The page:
March Madness finally has meaning in my life once again and I’m not talking about watching college kids running around dribbling a ball either. March is typically the time that the maple sap starts flowing in Michigan and right now the flow is upon us. The picture above shows how the professionals tap a tree. This year I decided to actually tap some trees as well. My set up was a bit more creative and DIY, but I got the same results… gallons and gallons of maple tree sap. Watch the video below and see.Since tapping the trees I’ve been on a steady diet of maple sap for all of my hydration needs. If you have never experienced drinking a chilled glass of maple sap I encourage you to do so. The sap is 97-98% water when it comes out of the tree and from all appearances you would assume it is just plain water but you would be mistaken. It’s living water complete with organic minerals. The taste is crisp and refreshing with a slight maple syrup sweetness to it. I drink 2 glasses first thing in the morning. The first glass I drink straight and use it to throw back an MSM pill or 2. In the second glass I add some Oceans Alive marine phytoplankton. That’s the way to start the day. My only issue is that I have to keep the sap chilled in the refrigerator to keep it from spoiling. I’m not big on cold drinks in the middle of winter but I’m able to make this exception.
Here are some of the other creative ways I’ve integrated maple sap into my daily diet:
Smoothie base, use the sap instead of water
Tea base, I use an electric kettle, be sure to rinse it out because the sugar can collect inside the kettle
Raw granola and cookie recipes, I use the sap instead of water when making these recipes that will eventually be dehydrated
Kombucha starter base, my first attempt at this wasn’t exactly successful but I’m sure it was something I did and not the maple saps fault
Enjoy this video on how to harvest maple sap gadgetarian style. – Keep it Live!
It’s still a bit chilly around here but I thought I’d share a video from last summer that features one of my raised bed gardens at Camp Rawnora. I used old fence posts and fence boards to create the frame for the garden. The length of the fence boards determined the length of my garden. The only cutting I did was on the fence posts which I cut down to 14 inches. I dug a 6 inch deep hole for each of them and secured them in the ground before attaching the face boards. With recycled wood it is important to pre-drill holes and secure everything with wood screws. This aged wood had a tendency to split at the ends and pre-drilling will prevent that.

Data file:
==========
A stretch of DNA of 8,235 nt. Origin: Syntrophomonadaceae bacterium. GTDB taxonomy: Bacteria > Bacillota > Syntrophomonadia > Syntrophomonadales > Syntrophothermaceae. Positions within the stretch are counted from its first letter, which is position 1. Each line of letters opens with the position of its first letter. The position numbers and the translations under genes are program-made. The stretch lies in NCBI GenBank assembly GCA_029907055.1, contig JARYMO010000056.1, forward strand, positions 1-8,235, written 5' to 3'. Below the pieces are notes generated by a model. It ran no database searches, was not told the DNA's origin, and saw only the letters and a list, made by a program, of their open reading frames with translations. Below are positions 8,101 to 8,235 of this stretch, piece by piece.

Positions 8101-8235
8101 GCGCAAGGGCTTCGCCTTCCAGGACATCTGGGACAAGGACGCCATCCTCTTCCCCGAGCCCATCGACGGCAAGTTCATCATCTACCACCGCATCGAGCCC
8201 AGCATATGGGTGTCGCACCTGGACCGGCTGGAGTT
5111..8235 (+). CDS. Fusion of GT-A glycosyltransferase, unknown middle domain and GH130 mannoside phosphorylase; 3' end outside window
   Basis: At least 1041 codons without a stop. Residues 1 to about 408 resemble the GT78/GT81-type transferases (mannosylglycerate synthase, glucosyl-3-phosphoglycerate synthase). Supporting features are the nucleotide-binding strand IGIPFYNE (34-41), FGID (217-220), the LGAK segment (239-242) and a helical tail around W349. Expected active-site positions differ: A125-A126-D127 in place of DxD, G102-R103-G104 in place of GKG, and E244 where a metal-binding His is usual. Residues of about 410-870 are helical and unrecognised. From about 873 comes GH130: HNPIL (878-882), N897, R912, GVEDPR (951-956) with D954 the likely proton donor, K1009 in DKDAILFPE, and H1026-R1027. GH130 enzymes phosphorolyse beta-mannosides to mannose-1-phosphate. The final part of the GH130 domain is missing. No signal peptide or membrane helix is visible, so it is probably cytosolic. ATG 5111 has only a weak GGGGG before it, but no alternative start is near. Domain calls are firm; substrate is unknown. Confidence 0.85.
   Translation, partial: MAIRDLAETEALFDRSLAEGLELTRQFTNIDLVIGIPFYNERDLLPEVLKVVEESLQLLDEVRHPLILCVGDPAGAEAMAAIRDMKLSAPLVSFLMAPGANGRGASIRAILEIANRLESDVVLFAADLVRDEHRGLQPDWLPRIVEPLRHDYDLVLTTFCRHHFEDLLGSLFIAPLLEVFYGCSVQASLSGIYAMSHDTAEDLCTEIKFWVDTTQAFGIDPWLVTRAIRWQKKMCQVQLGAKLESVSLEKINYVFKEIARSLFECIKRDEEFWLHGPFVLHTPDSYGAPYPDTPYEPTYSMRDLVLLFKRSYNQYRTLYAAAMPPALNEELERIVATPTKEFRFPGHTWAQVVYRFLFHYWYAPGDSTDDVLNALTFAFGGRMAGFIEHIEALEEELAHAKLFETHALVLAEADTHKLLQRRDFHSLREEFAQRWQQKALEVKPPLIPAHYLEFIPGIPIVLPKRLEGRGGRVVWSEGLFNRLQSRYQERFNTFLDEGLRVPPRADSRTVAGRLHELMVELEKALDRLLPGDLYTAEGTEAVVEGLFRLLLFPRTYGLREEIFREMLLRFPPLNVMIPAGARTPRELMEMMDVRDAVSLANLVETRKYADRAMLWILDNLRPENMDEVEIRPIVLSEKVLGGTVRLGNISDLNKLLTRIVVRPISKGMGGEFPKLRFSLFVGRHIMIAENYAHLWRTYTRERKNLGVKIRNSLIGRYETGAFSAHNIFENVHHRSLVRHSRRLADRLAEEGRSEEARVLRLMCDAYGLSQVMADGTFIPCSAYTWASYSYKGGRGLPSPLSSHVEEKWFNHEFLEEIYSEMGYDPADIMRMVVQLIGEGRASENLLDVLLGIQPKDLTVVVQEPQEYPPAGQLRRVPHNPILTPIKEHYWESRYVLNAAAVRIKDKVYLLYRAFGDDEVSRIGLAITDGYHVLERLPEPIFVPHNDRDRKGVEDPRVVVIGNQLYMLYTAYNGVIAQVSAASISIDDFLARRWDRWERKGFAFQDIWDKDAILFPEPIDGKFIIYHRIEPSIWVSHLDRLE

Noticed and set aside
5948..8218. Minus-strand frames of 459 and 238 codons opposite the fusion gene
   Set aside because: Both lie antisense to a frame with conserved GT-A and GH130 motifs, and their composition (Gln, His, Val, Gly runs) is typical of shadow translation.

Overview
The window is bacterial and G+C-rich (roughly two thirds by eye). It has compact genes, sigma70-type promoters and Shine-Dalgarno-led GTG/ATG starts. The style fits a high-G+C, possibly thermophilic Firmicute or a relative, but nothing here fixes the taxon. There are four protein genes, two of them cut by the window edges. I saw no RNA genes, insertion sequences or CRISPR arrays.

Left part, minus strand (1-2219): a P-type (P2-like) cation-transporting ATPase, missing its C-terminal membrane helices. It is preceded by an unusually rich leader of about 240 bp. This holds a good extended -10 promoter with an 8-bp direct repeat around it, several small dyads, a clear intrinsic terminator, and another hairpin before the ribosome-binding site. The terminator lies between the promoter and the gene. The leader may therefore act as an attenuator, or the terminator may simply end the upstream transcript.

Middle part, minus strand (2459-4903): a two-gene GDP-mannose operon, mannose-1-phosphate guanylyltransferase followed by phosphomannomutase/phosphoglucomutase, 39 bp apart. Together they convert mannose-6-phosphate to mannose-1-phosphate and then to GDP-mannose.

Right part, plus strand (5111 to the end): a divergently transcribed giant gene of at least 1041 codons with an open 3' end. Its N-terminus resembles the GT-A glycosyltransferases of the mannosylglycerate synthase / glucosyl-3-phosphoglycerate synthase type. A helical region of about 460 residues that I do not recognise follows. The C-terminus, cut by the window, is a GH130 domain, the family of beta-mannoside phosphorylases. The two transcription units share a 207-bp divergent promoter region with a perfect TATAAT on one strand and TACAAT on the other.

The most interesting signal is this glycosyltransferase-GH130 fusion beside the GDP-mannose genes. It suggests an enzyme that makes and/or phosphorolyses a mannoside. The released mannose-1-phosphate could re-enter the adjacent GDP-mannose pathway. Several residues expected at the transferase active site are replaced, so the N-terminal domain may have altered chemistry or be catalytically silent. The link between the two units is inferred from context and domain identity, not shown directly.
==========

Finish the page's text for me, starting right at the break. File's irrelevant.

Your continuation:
Underneath I lined the ground with cardboard and newspaper to kill off the grass and to prevent weeds from growing up into the bed. Eventually all of this material will breakdown and turn into future fertilizer. The beds were filled with composted manure which our horses happily produce. I topped the beds and the walkway around the bed with woodchips. This was useful for retaining moisture in the beds especially during the drought we had last summer.
All the plants that went into the raised bed were grown from organic seed started under grow lights and then transplanted. The variety of tobacco used was from heirloom seeds gifted to Camp Rawnora by a Native American. The tobacco leaves and seeds were collected for ceremonial usage. As you can see from the pictures, humming birds enjoy the bountiful yellow blooms of the tobacco plant.
Currently the bed has a thick layer of dead leaves on top of it which is covered in a layer of snow. Eventually the snow will melt and it will be time to replant the bed. This year I plan on using activated EM to prepare the soil and I hope to experiment with compost tea as well. I’ll be sure to post my progress.
Snakes alive and caterpillars too! With the heat of summer all the cold blooded critters are coming out. I recently had my share of snake medicine from the many slithering friends who have crossed my path. I’m a big fan of snakes, lizards, turtles… I dig all animals but I especially like reptiles. I have a feeling I was a marine iguana in another life. You know, swimming in the ocean, eating seaweed, blowing salt out of your nose. Anyway, here are some pictures of the wild life I’ve captured on camera and in my hand.